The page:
Stem Cell Treatment Diabetes

Stem Cell Treatment for Diabetes is an Option

STEM CELL TREATMENT DIABETESDiabetes mellitus, often simply referred to as diabetes, is a group of metabolic diseases in which a person has high blood sugar, either because the body does not produce enough insulin, or because cells do not respond to the insulin that is produced. This high blood sugar produces the classical symptoms of polyuria (frequent urination), polydipsia (increased thirst) and polyphagia (increased hunger).

There are three main types of diabetes:

  • Type 1 diabetes: results from the body's failure to produce insulin, and presently requires the person to inject insulin. (Also referred to as insulin-dependent diabetes mellitus, IDDM for short, and juvenile diabetes.)
  • Type 2 diabetes: results from insulin resistance, a condition in which cells fail to use insulin properly, sometimes combined with an absolute insulin deficiency. (Formerly referred to as non-insulin-dependent diabetes mellitus, NIDDM for short, and adult-onset diabetes.)
  • Gestational diabetes: is when pregnant women, who have never had diabetes before, have a high blood glucose level during pregnancy. It may precede development of type 2 DM.

Stem Cell Treatment and Diabetes

Streaming NIH Database:

Related Articles Hematopoietic stem/progenitor involvement in retinal microvascular repair during diabetes: Implications for bone marrow rejuvenation. Vision Res. 2017 10;139:211-220 Authors: Bhatwadekar AD, Duan Y, Korah M, Thinschmidt JS, Hu P, Leley SP, Caballero S, Shaw L, Busik J, Grant MB Abstract The widespread nature of diabetes affects all organ systems of an individual including the bone marrow. Long-term damage to the cellular and extracellular components of the bone marrow leads to a rapid decline in the bone marrow-hematopoietic stem/progenitor cells (HS/PCs) compartment. This review will highlight the importance of bone marrow microenvironment in maintaining bone marrow HS/PC populations and the contribution of these key populations in microvascular repair during the natural history of diabetes. The autonomic nervous system can initiate and propagate bone marrow dysfunction in diabetes. Systemic pharmacological strategies designed to protect the bone marrow-HS/PC population from diabetes induced-oxidative stress and advanced glycation end product accumulation represent a new approach to target diabetic retinopathy progression. Protecting HS/PCs ensures their participation in vascular repair and reduces the risk of vasogdegeneration occurring in the retina. PMID: 29042190 [PubMed - indexed for MEDLINE]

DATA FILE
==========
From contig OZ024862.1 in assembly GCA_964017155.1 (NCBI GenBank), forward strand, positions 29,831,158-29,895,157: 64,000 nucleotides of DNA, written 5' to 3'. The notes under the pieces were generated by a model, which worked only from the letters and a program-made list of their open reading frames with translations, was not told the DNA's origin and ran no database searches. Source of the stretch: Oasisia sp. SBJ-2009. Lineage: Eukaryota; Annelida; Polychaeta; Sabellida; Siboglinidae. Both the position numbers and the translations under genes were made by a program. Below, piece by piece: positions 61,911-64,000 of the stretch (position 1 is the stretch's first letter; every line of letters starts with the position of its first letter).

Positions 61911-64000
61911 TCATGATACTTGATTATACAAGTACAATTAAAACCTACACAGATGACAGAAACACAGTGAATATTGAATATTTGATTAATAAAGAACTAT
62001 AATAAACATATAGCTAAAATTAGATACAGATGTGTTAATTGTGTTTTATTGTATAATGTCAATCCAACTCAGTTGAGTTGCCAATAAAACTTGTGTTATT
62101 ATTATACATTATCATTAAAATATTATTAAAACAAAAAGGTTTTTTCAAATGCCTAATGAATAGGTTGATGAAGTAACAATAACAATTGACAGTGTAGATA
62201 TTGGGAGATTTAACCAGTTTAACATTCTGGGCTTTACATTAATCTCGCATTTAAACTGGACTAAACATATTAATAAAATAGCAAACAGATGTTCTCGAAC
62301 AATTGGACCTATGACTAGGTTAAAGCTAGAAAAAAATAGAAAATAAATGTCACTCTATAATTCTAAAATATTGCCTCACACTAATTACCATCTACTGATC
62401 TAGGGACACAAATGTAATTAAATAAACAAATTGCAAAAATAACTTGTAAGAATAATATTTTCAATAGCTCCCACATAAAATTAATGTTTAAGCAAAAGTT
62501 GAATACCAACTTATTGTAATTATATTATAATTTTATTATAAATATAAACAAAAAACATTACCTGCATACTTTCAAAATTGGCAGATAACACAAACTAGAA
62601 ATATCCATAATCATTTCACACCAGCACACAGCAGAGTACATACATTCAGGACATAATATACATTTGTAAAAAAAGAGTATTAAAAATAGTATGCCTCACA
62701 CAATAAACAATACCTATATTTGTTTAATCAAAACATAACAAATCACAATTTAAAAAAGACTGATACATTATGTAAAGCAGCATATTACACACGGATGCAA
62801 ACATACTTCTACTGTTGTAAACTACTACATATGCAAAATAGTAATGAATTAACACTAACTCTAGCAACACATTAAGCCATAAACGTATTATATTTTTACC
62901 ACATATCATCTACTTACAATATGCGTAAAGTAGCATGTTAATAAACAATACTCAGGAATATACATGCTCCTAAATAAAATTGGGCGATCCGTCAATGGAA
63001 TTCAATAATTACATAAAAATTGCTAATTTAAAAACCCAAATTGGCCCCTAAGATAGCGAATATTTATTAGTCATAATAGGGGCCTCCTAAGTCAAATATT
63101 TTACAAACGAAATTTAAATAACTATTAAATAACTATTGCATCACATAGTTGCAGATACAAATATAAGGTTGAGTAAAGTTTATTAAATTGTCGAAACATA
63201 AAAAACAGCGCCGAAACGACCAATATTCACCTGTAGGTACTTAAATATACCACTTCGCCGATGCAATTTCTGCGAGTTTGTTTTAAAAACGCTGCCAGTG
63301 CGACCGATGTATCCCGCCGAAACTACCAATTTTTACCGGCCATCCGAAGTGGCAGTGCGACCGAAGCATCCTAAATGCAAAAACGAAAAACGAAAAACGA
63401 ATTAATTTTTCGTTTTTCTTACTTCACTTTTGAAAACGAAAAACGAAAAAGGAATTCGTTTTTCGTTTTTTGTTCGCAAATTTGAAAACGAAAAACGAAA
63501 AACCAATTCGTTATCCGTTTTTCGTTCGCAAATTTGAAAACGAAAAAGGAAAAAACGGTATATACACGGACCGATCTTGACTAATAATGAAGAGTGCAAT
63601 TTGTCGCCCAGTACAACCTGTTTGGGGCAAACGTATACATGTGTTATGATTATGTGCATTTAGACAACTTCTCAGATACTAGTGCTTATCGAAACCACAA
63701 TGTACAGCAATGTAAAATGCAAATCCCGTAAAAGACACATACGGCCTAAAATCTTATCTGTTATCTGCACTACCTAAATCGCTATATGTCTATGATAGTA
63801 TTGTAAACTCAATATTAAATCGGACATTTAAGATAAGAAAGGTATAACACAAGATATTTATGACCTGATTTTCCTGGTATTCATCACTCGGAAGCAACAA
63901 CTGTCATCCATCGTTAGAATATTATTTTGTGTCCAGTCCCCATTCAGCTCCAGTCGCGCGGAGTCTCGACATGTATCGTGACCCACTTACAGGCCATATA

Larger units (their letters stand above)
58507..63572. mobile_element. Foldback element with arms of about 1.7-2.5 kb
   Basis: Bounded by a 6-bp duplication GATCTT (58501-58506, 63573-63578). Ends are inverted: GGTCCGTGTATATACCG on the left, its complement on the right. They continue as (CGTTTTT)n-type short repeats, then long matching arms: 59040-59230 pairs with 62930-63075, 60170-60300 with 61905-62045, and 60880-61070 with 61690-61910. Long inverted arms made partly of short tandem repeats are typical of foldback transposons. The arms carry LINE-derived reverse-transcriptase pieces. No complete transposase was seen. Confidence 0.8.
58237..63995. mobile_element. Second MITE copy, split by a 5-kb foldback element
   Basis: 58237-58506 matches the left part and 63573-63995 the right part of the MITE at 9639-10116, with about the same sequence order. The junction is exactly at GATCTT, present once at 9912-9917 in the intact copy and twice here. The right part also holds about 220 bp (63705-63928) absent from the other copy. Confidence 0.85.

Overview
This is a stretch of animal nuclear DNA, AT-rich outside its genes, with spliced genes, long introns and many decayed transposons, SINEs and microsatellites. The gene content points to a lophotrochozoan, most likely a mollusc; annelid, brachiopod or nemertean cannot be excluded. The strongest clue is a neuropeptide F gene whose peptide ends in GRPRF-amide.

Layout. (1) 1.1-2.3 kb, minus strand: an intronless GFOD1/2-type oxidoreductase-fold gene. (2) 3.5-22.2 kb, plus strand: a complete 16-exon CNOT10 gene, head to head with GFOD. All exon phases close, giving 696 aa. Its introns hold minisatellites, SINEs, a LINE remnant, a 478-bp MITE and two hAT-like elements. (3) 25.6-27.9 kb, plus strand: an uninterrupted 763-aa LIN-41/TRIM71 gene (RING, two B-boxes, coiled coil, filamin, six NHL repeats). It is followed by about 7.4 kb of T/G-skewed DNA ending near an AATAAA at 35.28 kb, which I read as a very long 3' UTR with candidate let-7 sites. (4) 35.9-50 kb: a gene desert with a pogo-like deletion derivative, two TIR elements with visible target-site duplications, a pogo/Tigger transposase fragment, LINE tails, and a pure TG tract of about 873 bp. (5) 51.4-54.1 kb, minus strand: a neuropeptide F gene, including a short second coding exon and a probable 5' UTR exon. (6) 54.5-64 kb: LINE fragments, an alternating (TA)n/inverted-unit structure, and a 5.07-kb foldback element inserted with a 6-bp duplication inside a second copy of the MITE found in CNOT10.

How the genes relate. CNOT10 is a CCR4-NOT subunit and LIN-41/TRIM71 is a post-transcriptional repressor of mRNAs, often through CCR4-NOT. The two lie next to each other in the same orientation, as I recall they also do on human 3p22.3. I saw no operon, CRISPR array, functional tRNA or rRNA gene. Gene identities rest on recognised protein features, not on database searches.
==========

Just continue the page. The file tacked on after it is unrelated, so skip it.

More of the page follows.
Related Articles Human urine-derived stem cells play a novel role in the treatment of STZ-induced diabetic mice. J Mol Histol. 2018 Apr 19;: Authors: Zhao T, Luo D, Sun Y, Niu X, Wang Y, Wang C, Jia W Abstract Human urine-derived stem cells (hUSCs) are a potential stem cell source for cell therapy. However, the effect of hUSCs on glucose metabolism regulation in type 1 diabetes was not clear. Therefore, the aim of the study was to evaluate whether hUSCs have protective effect on streptozotocin (STZ)-induced diabetes. hUSCs were extracted and cultivated with a special culture medium. Flow cytometry analysis was applied to detect cell surface markers. BALB/c male nude mice were either injected with high-dose STZ (HD-STZ) or multiple low-dose STZ (MLD-STZ). Serum and pancreatic insulin were measured, islet morphology and its vascularization were investigated. hUSCs highly expressed CD29, CD73, CD90 and CD146, and could differentiate into, at least, bone and fat in vitro. Transplantation of hUSCs into HD-STZ treated mice prolonged the median survival time and improved their blood glucose, and into those with MLD-STZ improved the glucose tolerance, islet morphology and increased the serum and pancreas insulin content. Furthermore, CD31 expression increased significantly in islets of BALB/c nude mice treated with hUSCs compared to those of un-transplanted MLD-STZ mice. hUSCs could improve the median survival time and glucose homeostasis in STZ-treated mice through promoting islet vascular regeneration and pancreatic beta-cell survival. PMID: 29675567 [PubMed - as supplied by publisher]

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